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PayPal and Crypto

PayPal have quietly launched the ability to buy and hold crypto currencies. Currently [December 2022] Bitcoin, Ethereum, Litecoin and Bitcoin Cash are available to buy and sell for UK PayPal account holders.

The buying process is simple, possibly too simple. In the USA there is a tax related question before signing up but this is bypassed in the UK, funds come straight out of the PayPal balance or from a linked debit card and bank account. PayPal do throw up warnings on the volatility of cryptocurrency and the lack of regulation of the medium but ‘in short’ a few clicks and you are in.

A PayPal account holder can select the cryptocurrency and buy in for as little as £1. Buying and selling fees are fixed for purchases up to £200 and then are a % of the purchase. Unlike Gas fees these will not fluctuate constantly although PayPal could update their fee structure at any time. As the purchase is made in USD the investment in £s will be converted to $s then used to buy cryptocurrency. This could lead to additional fees from the bank account used to fund the transaction. Looking at the current situation it would be best to first pay cash into the PayPal balance and buy cryptocurrency at the top end of the fee bands, £74.99 or £200 for small investments. Anything less than £25 and the fees will be a substantial part of the transaction. Very small investments should really be seen as a paid lesson in how cryptocurrency currency works and how its value fluctuates rather than in any hope to make a profit out of it; £1.50 well spent.

PayPal on the other hand are making money out of their fees as well as a mark up on any currency conversion within PayPal to and from USD.

The ability to pay for goods directly with cryptocurrency has been introduced in the USA but is not being promoted in the UK. Another USA restricted feature is to transfer cryptocurrency holdings to and from selected other wallets and PayPal. Until these features become more widely available the UK PayPal customer is restricted to investing only. This would mean that to work with any funds earned through PayPal investments the holdings would need to be sold, converted from USD and moved out of the PayPal system, all subject to additional fees.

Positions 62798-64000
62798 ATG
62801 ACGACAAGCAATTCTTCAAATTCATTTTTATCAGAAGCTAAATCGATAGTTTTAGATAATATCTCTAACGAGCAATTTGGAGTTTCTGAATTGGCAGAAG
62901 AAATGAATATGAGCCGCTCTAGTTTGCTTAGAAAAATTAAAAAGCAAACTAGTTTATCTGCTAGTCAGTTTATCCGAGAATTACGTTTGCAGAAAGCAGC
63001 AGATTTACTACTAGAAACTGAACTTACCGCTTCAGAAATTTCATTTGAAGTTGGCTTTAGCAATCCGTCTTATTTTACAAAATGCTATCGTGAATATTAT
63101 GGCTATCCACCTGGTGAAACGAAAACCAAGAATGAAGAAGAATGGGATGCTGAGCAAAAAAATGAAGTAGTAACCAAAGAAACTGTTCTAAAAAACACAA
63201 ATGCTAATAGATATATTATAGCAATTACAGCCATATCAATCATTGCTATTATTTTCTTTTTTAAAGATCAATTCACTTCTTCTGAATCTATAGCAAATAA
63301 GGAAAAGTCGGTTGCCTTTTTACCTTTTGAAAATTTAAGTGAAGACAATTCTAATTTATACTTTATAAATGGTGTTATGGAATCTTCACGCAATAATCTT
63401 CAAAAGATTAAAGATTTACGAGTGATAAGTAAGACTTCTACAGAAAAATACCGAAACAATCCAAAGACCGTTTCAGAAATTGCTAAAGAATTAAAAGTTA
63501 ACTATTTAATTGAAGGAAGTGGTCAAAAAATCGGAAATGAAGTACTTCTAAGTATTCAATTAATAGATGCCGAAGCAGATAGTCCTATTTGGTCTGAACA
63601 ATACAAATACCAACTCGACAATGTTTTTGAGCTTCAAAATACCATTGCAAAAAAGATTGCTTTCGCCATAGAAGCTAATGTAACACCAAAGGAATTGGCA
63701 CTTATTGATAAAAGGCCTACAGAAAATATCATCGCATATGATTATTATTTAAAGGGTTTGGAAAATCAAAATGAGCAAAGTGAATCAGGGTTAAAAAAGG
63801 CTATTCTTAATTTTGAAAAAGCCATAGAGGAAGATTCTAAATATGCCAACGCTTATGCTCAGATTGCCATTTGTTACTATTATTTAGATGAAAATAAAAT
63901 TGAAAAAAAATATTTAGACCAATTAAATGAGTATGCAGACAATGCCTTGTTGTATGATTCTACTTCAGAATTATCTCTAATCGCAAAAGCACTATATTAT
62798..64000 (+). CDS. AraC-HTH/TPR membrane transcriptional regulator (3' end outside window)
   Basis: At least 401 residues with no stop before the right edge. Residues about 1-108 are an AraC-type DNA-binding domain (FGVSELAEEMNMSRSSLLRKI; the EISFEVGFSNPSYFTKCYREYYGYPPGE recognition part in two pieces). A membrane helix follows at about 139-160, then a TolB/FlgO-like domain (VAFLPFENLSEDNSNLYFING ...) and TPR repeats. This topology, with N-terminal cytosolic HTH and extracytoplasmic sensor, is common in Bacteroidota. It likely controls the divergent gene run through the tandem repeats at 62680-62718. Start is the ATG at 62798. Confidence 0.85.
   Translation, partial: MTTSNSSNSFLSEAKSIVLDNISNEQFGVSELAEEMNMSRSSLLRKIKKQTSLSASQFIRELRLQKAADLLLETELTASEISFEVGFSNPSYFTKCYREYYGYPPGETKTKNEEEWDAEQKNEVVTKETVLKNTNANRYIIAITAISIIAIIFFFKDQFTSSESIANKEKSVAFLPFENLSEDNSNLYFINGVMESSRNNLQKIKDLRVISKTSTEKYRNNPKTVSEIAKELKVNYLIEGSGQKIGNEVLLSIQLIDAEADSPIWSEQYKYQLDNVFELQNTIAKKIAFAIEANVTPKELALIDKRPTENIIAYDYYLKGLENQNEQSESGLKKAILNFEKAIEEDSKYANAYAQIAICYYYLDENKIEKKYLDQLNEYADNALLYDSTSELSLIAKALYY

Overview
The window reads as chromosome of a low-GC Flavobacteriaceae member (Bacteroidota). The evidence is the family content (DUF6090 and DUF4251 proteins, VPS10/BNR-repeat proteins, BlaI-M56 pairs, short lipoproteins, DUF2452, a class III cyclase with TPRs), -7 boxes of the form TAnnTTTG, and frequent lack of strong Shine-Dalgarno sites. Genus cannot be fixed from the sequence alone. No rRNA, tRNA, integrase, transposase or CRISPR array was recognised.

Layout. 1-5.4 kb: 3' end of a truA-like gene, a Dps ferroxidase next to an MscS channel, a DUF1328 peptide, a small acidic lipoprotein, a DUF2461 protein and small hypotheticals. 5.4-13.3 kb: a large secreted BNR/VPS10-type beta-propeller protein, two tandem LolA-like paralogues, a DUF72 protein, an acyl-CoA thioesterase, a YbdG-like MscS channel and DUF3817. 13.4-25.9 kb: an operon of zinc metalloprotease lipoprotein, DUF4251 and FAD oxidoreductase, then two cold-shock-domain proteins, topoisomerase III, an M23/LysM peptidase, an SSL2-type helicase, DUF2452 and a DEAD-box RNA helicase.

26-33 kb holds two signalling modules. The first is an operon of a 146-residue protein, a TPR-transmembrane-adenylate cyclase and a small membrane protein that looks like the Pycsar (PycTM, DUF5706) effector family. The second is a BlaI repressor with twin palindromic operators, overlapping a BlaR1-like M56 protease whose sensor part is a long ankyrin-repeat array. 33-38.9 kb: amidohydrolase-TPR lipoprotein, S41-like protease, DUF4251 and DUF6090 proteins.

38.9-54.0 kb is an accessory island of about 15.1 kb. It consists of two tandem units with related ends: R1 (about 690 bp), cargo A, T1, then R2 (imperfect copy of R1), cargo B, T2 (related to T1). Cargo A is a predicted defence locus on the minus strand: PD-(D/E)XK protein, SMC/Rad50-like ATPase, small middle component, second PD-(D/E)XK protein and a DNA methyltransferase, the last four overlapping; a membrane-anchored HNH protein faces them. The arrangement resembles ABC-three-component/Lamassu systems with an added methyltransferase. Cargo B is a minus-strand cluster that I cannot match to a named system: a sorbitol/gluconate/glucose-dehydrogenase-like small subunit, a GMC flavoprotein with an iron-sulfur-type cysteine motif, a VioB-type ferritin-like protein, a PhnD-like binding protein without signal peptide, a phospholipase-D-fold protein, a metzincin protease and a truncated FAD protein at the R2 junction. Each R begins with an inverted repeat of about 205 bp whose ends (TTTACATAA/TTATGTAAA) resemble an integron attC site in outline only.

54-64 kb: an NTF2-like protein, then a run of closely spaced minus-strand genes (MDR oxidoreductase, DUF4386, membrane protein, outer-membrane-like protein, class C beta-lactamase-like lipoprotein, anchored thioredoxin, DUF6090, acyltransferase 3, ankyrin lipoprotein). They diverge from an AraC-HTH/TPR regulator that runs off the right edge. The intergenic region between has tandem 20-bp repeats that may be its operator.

Even looking at the basic fee structure PayPal is not the cheapest way to invest in cryptocurrency it is almost certainly the easiest way to get in. The buyer does not receive the private keys to their holding nor does PayPal support the concept of a personal wallet. Secure access to cryptocurrency funds and how much of that is stored off-line is the responsibility of PayPal not the currency’s owner. This is a common business model of cryptocurrency currency exchanges and is not necessarily a bad thing. Security rests with the exchange and not the individual.

PayPal is a security topic all on its own. It is well established with the funds to back up possible losses but is also a haunt of scammers and con artists. PayPal are prepared for fraud to a degree that few start ups could compare to but the scammers will keep trying to find a way round it. A common approach is some sort of scam to reveal the name and password to access an account. This is probably why PayPal sends so few messages to its members about the general running of accounts; they are too easy to spoof. PayPal messages generally relate to specific and recognisable transactions.

With complete control of an account the criminal can empty any existing balance plus siphon more money into PayPal funds from a linked bank and send it back out to themselves. Selling off any cryptocurrency holdings on PayPal and taking the proceeds would not be a problem. PayPal provide guides on how to identify and report fraud but the onus is always on the receiver of suspect emails, texts or phone calls to recognise them for what they are. Many PayPal users only keep modest amounts of cash within their PayPal balance; large sums being withdrawn to conventional banks where there are additional safeguards in place. A larger cryptocurrency investment will need to stay on PayPal’s system to hopefully benefit from the market so a holder needs to be especially aware of attempts to scam their PayPal account. This is not to imply that PayPal is any less robust than any other crypto exchange. The trader needs to weigh the risk of using less well established platforms against a higher fee structure.

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